Review of The Kensei by Jon F. Merz on SFSignal

My review of The Kensei, the 5th Lawson vampire novel by Jon F. Merz, has been posted on

An excerpt:

When you mention vampire and sword in the same sentence, most people will think Blade or they talk about hacking away in frustration at the last Twilight DVD (apologies in advance to my wife for the Twilight digs). The so-called “Urban Fantasy” genre has be overdone to death (pun intended) with either too much romance bordering on porn or repetitious scenarios.

The Kensei is not Blade, it is certainly not Twilight. It is a excellently paced action thriller that happens to have a secret agent vampire as the main character. It is written in a realistic fashion, where if you took the vampire-esque pieces out, an excellently paced action thriller would still be in place. It is also the first book I have read in one sitting in a long long time.

I am the default SF Signal recipient for books with a martial arts slant and am always ready for a story with well written martial arts dialogue, tradition and scenes.

The Lawson series provides an interesting take on the vampire world that mixes in some Qigong / martial arts culture. The genesis of the vampire “race” is that while some stone age hunters drank the blood of their animal kills thinking to gain their strength, others drank the blood of their human kills.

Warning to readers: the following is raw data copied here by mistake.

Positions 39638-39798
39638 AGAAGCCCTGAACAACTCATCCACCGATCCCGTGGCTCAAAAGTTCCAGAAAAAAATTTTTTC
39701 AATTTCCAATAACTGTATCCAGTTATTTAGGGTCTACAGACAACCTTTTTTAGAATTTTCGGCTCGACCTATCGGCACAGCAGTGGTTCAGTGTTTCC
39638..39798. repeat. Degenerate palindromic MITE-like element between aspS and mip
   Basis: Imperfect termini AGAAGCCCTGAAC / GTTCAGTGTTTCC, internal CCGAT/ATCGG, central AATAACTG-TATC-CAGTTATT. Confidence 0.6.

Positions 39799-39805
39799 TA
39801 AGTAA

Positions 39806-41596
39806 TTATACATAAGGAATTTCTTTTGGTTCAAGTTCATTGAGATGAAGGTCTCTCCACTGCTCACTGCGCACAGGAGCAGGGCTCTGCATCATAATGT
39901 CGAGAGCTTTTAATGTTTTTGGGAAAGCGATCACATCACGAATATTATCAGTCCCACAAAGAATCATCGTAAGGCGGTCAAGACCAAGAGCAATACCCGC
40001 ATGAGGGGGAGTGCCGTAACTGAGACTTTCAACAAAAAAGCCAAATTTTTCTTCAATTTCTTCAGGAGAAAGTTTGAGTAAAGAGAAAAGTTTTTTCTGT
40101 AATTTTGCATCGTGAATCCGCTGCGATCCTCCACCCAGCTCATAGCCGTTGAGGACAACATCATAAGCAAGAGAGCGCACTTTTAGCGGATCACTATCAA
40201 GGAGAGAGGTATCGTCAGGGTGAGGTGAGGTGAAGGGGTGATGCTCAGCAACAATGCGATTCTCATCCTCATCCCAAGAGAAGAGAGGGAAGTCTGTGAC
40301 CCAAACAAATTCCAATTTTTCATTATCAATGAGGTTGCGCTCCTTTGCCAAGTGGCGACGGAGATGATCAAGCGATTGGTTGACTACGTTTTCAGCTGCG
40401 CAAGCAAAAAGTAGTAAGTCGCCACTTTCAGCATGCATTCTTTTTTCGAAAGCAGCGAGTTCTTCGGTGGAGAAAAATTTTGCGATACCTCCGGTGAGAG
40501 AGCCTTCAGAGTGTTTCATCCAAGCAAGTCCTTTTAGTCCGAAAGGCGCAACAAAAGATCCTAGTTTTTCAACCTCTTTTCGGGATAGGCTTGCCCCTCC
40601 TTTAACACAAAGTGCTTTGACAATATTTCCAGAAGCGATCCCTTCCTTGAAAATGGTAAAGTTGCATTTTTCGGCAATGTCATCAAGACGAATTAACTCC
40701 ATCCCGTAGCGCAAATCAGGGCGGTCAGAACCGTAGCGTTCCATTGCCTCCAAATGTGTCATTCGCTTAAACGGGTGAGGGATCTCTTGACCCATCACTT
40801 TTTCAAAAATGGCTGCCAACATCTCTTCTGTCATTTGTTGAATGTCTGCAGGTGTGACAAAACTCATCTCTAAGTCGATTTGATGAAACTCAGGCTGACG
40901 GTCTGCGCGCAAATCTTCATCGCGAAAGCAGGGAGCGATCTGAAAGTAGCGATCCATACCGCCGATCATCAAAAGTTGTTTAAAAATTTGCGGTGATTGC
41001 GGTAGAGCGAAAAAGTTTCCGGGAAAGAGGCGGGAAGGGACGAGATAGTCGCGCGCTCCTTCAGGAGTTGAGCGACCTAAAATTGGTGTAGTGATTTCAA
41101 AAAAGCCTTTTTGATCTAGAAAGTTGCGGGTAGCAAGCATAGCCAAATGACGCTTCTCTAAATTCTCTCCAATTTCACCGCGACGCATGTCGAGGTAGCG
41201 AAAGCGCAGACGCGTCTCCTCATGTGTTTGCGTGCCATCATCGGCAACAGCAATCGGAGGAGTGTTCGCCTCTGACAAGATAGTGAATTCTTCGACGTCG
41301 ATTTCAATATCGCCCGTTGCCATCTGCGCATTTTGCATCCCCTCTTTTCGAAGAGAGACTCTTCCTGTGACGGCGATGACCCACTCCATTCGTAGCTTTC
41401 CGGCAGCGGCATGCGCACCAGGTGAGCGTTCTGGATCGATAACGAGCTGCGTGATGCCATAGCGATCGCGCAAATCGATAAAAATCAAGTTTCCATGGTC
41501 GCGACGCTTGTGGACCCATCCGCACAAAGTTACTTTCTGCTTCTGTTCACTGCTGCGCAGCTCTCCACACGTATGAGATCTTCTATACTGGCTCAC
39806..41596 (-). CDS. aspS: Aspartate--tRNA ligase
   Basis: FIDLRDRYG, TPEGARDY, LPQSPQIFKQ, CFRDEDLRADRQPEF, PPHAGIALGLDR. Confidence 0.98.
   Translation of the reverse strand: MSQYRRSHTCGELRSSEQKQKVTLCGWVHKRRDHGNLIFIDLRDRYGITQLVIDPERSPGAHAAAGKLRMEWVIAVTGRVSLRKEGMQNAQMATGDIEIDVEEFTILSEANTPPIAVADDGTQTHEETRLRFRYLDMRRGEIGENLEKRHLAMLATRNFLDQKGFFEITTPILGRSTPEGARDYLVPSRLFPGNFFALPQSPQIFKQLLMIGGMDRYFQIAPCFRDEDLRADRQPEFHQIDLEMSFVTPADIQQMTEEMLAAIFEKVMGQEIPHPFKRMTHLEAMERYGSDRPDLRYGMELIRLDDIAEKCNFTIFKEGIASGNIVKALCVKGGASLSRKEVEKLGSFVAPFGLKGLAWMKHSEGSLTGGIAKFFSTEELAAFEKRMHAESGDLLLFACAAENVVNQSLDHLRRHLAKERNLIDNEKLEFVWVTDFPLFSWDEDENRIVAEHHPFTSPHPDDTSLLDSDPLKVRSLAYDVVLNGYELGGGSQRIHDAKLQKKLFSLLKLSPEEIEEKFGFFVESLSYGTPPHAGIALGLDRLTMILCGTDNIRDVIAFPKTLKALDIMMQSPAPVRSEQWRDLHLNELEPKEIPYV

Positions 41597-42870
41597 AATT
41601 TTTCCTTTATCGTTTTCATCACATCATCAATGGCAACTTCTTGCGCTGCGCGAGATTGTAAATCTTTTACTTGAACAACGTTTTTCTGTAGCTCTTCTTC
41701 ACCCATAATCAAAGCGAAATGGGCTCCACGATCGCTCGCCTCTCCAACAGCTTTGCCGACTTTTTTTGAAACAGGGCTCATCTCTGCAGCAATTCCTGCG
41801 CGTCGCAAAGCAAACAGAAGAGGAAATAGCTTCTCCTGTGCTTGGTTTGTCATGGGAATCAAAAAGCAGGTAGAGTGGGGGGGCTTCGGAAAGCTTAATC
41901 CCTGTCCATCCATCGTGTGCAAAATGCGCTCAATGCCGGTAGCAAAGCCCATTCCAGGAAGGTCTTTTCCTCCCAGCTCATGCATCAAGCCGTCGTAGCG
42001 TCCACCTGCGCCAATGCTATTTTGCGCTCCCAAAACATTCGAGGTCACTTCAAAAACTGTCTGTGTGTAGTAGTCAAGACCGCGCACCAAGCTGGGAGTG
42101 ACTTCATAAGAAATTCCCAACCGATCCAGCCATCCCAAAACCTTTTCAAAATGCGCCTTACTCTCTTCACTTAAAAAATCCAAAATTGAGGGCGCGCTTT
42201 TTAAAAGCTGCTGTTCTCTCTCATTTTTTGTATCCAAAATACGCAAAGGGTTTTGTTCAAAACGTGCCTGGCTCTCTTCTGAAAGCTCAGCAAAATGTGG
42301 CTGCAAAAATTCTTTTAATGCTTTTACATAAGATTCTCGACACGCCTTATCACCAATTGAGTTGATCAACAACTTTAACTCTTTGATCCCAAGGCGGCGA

From page 12 (of the Advance Reader copy):

“Over time, our bodies developed a means of distilling the life force energy – what they call ki in Japanese, chi in Chinese or even prana in the yogic traditions – from the blood we drank. The ingestion of this life force energy meant we lived longer and had above-average instincts and reflexes. We can see extremely well at night. And we have incredible powers of regeneration.”

Wood kills them, and the casual explanation hearkens back to the philosophy of balance with the elements: Earth, Water, Wood, Fire (some descriptions put in Air, some have four elements, some five, some eight to match trigrams and some thirteen for martial arts postures/directions). Wood balances out Earth, which is why wood (and wood by-products!) kill vampires like Lawson.

Though my son and I will sit through any (and I mean any) martial arts movie for enjoyment, to describe this in words in a realistic way is difficult. Real fights never come off as choreographed, but an author must do his best to describe the action, the reactions and the thought that goes into this and make it as realistic and entertaining as possible. Jonathan Maberry (with the Joe Ledger series) has been my favorite on doing this beforehand, but Jon Merz gives him a run for his money.

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